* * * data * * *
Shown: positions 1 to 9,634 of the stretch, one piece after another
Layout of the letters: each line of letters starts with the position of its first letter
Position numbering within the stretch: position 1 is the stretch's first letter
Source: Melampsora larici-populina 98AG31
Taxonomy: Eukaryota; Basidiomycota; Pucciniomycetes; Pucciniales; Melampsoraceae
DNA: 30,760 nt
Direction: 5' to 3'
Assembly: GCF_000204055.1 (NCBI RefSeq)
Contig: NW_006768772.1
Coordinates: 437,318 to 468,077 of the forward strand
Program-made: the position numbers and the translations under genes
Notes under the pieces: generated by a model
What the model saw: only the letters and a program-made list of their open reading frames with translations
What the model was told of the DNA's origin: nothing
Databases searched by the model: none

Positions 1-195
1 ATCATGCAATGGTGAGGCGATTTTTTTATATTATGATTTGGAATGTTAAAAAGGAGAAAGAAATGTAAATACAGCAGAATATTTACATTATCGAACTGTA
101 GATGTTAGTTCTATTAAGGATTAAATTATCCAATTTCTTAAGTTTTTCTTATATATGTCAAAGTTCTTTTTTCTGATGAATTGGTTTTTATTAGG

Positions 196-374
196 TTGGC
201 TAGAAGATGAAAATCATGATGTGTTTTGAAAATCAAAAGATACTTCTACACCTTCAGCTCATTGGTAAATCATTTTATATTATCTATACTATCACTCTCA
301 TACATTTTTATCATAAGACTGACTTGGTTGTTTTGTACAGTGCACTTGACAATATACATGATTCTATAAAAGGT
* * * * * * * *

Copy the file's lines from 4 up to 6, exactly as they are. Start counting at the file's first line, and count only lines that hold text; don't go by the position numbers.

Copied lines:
Source: Melampsora larici-populina 98AG31
Taxonomy: Eukaryota; Basidiomycota; Pucciniomycetes; Pucciniales; Melampsoraceae
DNA: 30,760 nt